Also known as a B trust, credit shelter trust or bypass trust, the family trust is part of a system financially-savvy, married couples use to minimise estate taxes.
When a person dies, his estate, or the money and property he has left behind, is often subject to estate taxes. Whether or not the money will be taxed depends on the estate tax threshold for the tax year in which the death occurs. In a year during which the estate tax threshold is £1.9 million, for example, an estate totalling less than £1.9 million would not be taxed. In the case of estates with a value greater than £1.9 million, only the value of the money exceeding £1.9 million would be taxed.
If a married couple's property exceeds the estate tax threshold, they can still avoid paying estate taxes by setting up an AB trust. In an AB trust system, when the first spouse dies, instead of leaving her entire one-half share of a joint estate to her surviving partner, she places the amount exempt from estate taxes that year in the B trust, or family trust. If her half of the estate exceeds that value, the rest of it will go into the A trust. The surviving spouse will receive all income from the A trust, and the money in the A trust must be used for his benefit.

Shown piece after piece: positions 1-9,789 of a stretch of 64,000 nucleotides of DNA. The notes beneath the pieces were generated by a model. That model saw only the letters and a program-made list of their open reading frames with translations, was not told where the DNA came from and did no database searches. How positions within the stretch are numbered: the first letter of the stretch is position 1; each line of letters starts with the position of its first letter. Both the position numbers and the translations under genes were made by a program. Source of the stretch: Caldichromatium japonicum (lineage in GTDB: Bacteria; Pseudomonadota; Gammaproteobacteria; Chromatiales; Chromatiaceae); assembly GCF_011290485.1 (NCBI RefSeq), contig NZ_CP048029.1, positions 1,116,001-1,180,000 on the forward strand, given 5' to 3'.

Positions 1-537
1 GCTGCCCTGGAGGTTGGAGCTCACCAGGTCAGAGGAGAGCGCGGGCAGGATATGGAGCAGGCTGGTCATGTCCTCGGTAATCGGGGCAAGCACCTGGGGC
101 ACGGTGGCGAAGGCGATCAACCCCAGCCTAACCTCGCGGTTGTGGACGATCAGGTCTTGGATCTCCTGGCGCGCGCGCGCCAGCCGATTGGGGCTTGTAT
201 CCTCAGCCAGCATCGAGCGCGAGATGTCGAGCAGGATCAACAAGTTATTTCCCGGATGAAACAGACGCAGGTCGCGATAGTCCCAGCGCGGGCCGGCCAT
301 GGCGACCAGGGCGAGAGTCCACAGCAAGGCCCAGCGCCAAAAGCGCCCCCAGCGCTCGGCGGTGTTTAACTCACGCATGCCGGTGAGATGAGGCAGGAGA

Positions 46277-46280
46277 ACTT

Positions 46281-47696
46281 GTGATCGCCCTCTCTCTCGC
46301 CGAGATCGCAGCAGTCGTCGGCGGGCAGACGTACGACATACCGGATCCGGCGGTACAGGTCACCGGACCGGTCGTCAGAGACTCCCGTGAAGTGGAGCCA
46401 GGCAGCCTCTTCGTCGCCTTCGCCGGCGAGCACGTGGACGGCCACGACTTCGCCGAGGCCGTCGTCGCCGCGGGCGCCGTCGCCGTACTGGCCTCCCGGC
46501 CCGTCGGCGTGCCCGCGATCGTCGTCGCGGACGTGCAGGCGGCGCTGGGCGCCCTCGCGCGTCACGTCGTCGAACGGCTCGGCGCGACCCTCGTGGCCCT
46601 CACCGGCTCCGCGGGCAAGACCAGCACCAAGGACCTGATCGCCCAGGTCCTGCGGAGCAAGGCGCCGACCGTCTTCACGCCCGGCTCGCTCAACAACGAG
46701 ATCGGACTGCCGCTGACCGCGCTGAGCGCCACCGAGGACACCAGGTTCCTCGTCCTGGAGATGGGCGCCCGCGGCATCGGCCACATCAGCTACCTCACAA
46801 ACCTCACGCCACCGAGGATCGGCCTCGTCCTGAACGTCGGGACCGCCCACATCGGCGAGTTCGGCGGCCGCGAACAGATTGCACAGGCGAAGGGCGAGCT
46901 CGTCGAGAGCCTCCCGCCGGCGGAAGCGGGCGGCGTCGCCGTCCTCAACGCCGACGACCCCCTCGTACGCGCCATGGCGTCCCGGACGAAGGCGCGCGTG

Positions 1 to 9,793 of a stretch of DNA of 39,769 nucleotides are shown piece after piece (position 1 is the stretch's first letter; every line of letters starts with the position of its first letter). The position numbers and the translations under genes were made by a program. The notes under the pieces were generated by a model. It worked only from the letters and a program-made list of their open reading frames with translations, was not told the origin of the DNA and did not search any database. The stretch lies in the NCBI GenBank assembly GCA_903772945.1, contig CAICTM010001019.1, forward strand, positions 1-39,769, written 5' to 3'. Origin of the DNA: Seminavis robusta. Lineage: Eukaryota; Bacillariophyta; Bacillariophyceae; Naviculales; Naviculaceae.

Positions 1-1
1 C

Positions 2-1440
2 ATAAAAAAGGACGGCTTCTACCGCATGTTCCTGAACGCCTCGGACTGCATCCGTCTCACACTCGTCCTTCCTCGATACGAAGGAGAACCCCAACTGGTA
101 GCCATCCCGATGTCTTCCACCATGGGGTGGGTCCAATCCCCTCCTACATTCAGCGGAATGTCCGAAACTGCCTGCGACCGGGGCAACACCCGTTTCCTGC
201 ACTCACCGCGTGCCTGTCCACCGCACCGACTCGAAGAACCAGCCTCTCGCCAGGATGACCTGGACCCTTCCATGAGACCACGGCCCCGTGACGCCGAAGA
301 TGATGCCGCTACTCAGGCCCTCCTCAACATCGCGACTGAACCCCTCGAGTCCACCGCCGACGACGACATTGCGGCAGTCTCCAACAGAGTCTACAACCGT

The Family Trust
Whereas the A trust must be used for the benefit of the surviving spouse, the B trust is more flexible. The remaining partner certainly can benefit from it in several ways, including by receiving the interest earned by the money in the trust or continuing to live in a house that is part of the trust. However, the reason the money is put into the trust in the first place is so that the surviving spouse is not the actual owner or beneficiary of this part of the estate. This means that when he also dies, the value of the trust will not count toward his estate value. Therefore, his estate is less likely to exceed the estate tax threshold and estate taxes are less likely to be due. Upon the death of the second spouse, the money and property contained in the family trust will be left to the trust's named beneficiaries--usually the couple's children.